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Aken H Bosch

CSG Project

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I've been working on a Constructive Solid Geometry (but really just mesh Boolean operations) program/library written in C# in my free time during the past several weeks. Sample of what it does: I've managed to get it working, but it's not as awesome as I'd like. To name a few things:
  • Its API isn't very clean
  • It's not quite working in real-time
  • It can only do binary operations (i.e. those with two meshes)
  • Triangulation produces lots of 'sliver' shapes
  • There's some redundancy in the code
  • The existing solution for non-closed meshes might not be very good
  • Maybe some other stuff?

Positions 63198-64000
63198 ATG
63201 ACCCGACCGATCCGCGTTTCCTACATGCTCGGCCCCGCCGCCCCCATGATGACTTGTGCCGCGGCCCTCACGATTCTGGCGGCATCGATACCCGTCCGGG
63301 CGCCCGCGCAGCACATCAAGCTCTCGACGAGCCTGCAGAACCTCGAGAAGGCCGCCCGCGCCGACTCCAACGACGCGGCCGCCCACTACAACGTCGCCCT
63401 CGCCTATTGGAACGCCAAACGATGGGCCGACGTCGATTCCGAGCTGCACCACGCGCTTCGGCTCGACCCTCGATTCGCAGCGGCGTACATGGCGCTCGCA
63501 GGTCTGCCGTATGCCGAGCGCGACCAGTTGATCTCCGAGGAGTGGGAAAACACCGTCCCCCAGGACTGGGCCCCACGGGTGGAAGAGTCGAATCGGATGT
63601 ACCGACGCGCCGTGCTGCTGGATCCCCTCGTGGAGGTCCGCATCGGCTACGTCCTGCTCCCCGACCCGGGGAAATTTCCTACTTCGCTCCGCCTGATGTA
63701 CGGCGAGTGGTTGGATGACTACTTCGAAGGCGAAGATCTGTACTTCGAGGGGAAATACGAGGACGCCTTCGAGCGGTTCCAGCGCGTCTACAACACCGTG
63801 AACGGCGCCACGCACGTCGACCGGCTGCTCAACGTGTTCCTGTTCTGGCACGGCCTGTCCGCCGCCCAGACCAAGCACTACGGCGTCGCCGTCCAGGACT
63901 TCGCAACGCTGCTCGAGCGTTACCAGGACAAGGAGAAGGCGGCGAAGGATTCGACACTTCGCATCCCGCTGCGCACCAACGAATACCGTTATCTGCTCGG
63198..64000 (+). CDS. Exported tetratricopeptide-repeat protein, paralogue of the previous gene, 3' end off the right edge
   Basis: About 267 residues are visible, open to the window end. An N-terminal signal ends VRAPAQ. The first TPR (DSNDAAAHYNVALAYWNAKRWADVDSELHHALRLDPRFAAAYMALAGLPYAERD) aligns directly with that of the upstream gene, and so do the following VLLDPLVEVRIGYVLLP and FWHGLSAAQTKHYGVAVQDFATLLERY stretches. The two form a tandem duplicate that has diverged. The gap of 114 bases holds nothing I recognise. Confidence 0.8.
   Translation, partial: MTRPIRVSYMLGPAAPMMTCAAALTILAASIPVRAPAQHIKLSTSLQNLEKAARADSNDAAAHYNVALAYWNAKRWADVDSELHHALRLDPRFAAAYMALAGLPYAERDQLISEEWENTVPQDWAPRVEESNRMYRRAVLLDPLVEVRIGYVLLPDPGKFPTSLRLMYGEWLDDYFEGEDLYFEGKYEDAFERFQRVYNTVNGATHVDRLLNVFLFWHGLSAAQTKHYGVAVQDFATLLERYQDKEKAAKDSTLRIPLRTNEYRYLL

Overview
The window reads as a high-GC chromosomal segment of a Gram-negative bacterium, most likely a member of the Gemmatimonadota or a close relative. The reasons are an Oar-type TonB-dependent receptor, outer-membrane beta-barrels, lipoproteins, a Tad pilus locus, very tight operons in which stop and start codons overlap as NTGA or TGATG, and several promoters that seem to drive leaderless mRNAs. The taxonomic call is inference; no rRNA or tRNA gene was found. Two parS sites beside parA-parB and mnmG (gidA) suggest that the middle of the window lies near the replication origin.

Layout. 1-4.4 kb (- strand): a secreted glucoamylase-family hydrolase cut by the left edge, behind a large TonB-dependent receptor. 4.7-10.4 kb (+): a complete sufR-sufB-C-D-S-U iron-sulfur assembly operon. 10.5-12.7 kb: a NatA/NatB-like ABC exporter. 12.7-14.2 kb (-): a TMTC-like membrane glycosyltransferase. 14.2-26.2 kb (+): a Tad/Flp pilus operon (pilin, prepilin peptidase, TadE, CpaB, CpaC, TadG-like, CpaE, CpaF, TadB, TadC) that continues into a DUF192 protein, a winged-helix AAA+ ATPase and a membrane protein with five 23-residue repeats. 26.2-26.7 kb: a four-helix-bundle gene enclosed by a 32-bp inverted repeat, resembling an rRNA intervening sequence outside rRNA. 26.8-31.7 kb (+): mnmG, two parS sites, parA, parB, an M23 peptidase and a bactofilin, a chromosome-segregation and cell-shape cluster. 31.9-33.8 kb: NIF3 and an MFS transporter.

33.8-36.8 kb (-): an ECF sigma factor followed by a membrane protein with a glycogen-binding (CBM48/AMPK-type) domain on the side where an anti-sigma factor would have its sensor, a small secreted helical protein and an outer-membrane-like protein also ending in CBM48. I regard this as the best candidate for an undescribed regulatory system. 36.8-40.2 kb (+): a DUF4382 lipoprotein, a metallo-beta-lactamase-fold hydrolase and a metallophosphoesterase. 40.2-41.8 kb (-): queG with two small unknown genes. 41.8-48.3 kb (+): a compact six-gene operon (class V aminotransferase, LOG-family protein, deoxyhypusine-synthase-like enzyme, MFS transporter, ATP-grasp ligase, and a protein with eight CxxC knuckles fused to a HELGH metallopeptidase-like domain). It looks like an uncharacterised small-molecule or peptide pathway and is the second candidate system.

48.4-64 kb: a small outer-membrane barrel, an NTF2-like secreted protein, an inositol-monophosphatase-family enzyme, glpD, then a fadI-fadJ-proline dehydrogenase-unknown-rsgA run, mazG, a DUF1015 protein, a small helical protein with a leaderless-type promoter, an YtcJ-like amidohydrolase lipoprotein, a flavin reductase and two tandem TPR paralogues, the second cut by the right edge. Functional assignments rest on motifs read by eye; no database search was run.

I'd appreciate whatever help I can get fixing these issues. Obviously there's more info I can add, but I'll wait until someone asks for details before I start spouting .cs files.

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Some quick comments:

- real time will be difficult, especially for non-binary
end results (see below)
-CSG operations are not well defined for open meshes.
It is well defined for manifold solids (closed watertight
meshes with no stray triangles attached). Open
meshes cannot define solids. They define surfaces but
the openness means they cannot bound a solid. Reason
being there is no clear inside and outside, or more
technically, the surface does not clearly mark the boundary
between two half spaces.

- But you can define Boolean operations such as open-
surface subtract a solid. The other direction is not
well-defined, e.g., what would solid subtract surface be?
There is no volume, only an infinitely thin thing. Volume
subtract surface-without-volume equals no change
to the original solid volume.

- The rules change if you deal with nonmanifold
topology. Your indexed mesh already can do
that, but the algorithmic logic to implement
general purpose nonmanifold Booleans is
- To deal with more than two objects, you have
to build and traverse a tree that operates on